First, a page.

The walks that I’ve written about in my book Doubling Back are similar retreadings of past trails taken by myself or others. Personal memory was an important part of my return to Boscastle and also sent me on a high adventure in the Swiss Alps to follow my father, but paths with echoes of collective memory also drew me.
These were often long-distance routes that once had a clear purpose for foot travellers: medieval pathways in Spain, which winkle their way across plunging lands; and drove roads in Scotland, including a 200-mile journey between my home in Perthshire and the Isle of Skye. The long-distance walk can be a wonderful refreshment – a period out of our normal lives, and yet an intense period of our lives. Especially if taken alone, it feeds the imagination as well as connecting us to memory.
My writing in all forms, from non-fiction to radio drama, has increasingly been chipped from specific places. Between 2010 and 2013 I spent some time on the far north-eastern shores of Scotland. I walked this harsh but energising place into my bones – its dramatic cliffs and the wide sweep of sand and sea at Dunnet Bay.
Along the way, local stories made themselves known to me, such as the small green pool of water in the grave of a “selkie” – half seal, half human – that never dries out; Peter Barker, who was enticed through a doorway in a hillside by a woman in a green dress, never to return; the married man who is told in a dream that he can overcome childlessness by walking before dawn, every morning for a year and a day, the length of Dunnet sands. By walking the place repeatedly myself, its stories, physical geography, even the archaeology wove together in my imagination.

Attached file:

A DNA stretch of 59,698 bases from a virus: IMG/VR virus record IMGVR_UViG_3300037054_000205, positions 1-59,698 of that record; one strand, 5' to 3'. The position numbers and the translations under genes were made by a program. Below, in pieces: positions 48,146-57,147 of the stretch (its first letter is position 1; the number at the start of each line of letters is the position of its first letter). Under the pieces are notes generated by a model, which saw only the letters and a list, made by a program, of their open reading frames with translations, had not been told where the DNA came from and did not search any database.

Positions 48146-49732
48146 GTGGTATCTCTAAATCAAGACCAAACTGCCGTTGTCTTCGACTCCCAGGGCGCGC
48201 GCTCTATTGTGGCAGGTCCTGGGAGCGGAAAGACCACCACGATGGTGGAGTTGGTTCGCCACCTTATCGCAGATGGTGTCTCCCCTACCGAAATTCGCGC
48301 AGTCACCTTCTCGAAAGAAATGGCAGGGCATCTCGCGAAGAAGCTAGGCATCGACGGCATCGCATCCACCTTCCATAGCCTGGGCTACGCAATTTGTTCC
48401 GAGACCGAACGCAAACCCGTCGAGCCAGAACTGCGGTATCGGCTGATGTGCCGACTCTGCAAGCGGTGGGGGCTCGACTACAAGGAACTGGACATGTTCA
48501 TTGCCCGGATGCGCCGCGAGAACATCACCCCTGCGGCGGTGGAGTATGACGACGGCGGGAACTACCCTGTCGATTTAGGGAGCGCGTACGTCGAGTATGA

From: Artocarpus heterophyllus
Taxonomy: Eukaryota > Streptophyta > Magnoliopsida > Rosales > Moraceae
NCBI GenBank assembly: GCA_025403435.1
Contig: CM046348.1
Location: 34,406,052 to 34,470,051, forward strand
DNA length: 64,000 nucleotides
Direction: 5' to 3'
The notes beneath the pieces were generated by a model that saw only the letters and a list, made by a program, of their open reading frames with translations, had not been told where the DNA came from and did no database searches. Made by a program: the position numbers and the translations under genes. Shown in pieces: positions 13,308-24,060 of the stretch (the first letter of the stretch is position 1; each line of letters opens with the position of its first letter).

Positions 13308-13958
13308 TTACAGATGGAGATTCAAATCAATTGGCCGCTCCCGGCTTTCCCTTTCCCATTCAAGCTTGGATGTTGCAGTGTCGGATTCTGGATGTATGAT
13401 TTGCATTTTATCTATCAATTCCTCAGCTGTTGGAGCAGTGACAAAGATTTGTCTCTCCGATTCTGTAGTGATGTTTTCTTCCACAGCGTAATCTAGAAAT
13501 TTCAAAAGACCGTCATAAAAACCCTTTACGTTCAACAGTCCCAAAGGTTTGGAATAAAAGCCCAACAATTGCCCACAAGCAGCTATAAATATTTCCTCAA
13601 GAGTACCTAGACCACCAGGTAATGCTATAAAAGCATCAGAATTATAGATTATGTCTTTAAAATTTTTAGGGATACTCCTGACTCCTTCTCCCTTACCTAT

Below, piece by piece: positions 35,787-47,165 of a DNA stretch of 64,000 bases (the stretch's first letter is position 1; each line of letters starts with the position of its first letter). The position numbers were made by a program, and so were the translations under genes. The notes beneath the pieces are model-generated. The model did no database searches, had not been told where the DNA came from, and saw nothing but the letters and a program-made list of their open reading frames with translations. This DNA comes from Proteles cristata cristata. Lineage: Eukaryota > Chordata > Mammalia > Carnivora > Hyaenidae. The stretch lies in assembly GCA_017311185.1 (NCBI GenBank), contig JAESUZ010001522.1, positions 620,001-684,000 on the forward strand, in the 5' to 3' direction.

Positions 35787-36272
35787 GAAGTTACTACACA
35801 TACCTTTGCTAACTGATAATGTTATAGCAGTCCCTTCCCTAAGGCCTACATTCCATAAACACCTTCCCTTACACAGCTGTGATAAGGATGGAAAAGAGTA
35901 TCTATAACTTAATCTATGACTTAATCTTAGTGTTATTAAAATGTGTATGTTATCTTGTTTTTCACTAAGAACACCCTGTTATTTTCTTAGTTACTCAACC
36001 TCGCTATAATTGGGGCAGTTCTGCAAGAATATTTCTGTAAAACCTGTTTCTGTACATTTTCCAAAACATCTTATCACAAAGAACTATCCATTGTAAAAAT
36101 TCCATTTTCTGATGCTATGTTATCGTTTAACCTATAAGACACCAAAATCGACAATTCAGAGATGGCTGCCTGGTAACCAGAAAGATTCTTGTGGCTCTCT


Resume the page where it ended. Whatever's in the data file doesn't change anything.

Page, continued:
And so, captivated by the Caithness coastal landscape, a local connection to an early Scottish map-maker, and a folk tale, I came up with the story of a contemporary cartographer who isolates herself there and befriends a remarkable boy who seems to embody the place. His own map-making then leads them both into danger. This became the novel Call of the Undertow, published last year. Kirsty Gunn, the novelist, has said of it: “Linda Cracknell’s Caithness rises up off the page and takes form around us… Its light and skies, rocky shores and wheeling, screaming gulls, huddled villages and craggy beaches, its grave, austere beauty… Reading this book is like being there.”
And yet the place is more than a setting to me; more like a character itself. Walking connects us creatively to specific landscapes which will offer up characters and stories if we are open to them.
Here’s something you can try yourself when walking. Summon a character into your mind. Before you set out, invent a few characteristics for them, including what shoes they wear, why they’re in this place and what they carry in their pockets: a clue to hidden purposes. Then walk, making observations through the filter of their emotions and motivations. I hope you will find that asking “What if?” when engaging with a place through the senses and the rhythm of footfall is a kind of play that makes storytellers of us all.
‘Doubling Back’ by Linda Cracknell ( Freight Books £14.99) is available to order from Telegraph Books (0844 871 1514) at £13.49 + £1.95 p&p
Source: The Telegraph
July 16, 2014
By Linda Cracknell